Singapore City Guide

Located in the heart of Asia, Singapore represents a community of cultures still trying to define itself. After establishing independence from Britain in 1965, Singapore became home to an eclectic mix of Chinese, Malay, and Indian people. Thais, Filipinos, and Eurasians also call Singapore home and visitors walking down the street are often startled by the way their lifestyles both clash and blend.


The seasons in Singapore are very similar so if you’re looking to plan a trip around the climate you need not worry about when to visit. The only time the weather varies is between November and January when you may find yourself visiting during a rainier time of year. The average temperature in Singapore throughout the year is approximately 80 degrees Fahrenheit (or 26.6 degrees Celsius). The weather aside, the best way to plan your trip to Singapore is by checking the calendar of events. The Great Singapore Sale (a must for shoppers) takes place between May and June and the Singapore Arts Festival is usually held in June as well. The Singapore Film Festival (April) and Singapore Food Festival (July) are also favorites.


Dining etiquette in Singapore isn’t complex, but deserves a mention. There are a number of dining habits we have in the west that are not practiced in the east. First of all, the average restaurant in Singapore serves food family-style whereas in the west this is the exception and not the norm. In most restaurants all of the dishes will be placed on the table at once so that everyone can begin eating together but if you are in a very formal setting the meal will be served one dish at a time. If your Singaporean companion serves you during the family-style meal he is doing so because he has a high level of respect for you. It is considered polite to do the same in turn when your companion’s bowl begins to grow empty. Pay special attention to the way you use your chopsticks. Never leave them sticking up out of a bowl of rice – a gesture that is considered a bad omen. When you are finished eating dip your chopsticks in tea and then wipe them clean before putting them aside.   Don’t forget that because of the vast blend of cultures found in Singapore you may be dining with individuals who have strict dietary restrictions. In many cases these restrictions are guided by their religious beliefs, but make sure you ask about everyone’s needs before choosing a dining establishment.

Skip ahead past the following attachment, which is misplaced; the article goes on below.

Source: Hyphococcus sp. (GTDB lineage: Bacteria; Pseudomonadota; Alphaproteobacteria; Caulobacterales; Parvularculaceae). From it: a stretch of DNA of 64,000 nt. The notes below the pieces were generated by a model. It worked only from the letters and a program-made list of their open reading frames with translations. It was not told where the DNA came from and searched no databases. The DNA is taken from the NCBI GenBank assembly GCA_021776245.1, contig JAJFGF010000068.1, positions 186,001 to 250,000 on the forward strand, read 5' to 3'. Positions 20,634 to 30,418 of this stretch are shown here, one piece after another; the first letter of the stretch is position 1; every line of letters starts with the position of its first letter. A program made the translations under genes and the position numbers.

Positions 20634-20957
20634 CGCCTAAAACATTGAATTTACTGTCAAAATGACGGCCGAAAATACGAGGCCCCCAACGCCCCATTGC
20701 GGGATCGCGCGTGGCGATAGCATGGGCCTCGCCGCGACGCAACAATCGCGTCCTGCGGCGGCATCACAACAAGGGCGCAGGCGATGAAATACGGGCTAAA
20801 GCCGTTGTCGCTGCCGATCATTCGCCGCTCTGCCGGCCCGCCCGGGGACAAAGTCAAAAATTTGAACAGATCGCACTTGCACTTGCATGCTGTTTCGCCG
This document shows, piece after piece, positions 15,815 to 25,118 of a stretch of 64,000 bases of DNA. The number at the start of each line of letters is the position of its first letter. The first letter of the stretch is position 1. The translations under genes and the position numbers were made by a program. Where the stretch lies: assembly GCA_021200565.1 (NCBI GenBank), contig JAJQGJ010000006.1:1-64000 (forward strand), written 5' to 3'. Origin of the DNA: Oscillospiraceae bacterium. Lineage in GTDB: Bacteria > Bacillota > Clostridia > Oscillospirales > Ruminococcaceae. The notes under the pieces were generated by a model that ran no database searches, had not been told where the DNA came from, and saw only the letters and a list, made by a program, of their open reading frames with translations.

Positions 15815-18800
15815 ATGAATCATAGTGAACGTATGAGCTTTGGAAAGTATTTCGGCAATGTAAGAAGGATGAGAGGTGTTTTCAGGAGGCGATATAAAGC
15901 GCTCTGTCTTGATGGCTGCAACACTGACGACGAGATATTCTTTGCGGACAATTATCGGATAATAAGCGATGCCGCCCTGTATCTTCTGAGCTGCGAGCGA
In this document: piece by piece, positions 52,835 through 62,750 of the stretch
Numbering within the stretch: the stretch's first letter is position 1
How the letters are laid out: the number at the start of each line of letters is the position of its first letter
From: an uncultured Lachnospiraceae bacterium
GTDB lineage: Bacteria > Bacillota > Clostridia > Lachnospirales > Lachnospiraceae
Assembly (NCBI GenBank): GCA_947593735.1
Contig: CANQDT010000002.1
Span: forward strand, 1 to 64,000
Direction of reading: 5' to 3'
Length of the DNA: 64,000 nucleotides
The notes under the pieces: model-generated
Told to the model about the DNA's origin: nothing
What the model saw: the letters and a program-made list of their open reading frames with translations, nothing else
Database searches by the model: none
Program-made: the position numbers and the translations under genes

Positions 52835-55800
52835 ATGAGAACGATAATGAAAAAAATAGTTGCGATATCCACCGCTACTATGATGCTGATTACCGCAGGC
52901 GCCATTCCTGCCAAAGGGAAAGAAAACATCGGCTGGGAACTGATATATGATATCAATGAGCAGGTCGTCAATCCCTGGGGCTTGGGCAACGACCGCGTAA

Most communities around the world have some sort of meat and produce market, but only in Singapore will you find a wet market. Wet markets have earned their name quite literally – the building and stalls are frequently hosed down with water to keep them clean. Make sure you wear pants and shoes you don’t mind getting wet when you visit.   Most of these markets actually have two sections – a wet section for meats and vegetables and a dry section for beans, noodles, and herbs. In the wet section you’ll find your average far as well as a blend of eels, frogs, and maybe even turtles. Two of the most frequently visited wet markets are the Chinatown Complex (well known for selling seafood, pork, and eels) and the Tekka Market (popular amongst locals looking for beef, mutton, and freshwater fish). Both markets sell toys, clothing, linen and a wide variety of souvenir-type articles.


Singapore hosts over a half-dozen different arts festivals throughout the year. The odds are high that you’ll plan your trip around or near one of these incredible events. The Singapore River Busker’s Festival, for example, is held in mid-November and features shows put on by a wide variety of street performers. The festival lasts for an entire week and most of the performances happen after sunset. Stop by to see musical performances as well as sword-swallowers and a myriad of other entertaining individuals. The Singapore International Comedy Festival is another favorite. Held in either March and/or April, the festival attracts comedians from all over the world. Most attendees are hand-picked based on their performances at other global events and are then invited to Singapore. During the first week of September you are likely to stumble upon the WOMAD festival (World of Music Arts and Dance). Throughout the three day event you’ll witness spectacular performances showcasing international traditions and ethnic cultures from around the world.

5/5 - (2 votes)

Leave a Reply

Required fields are marked *.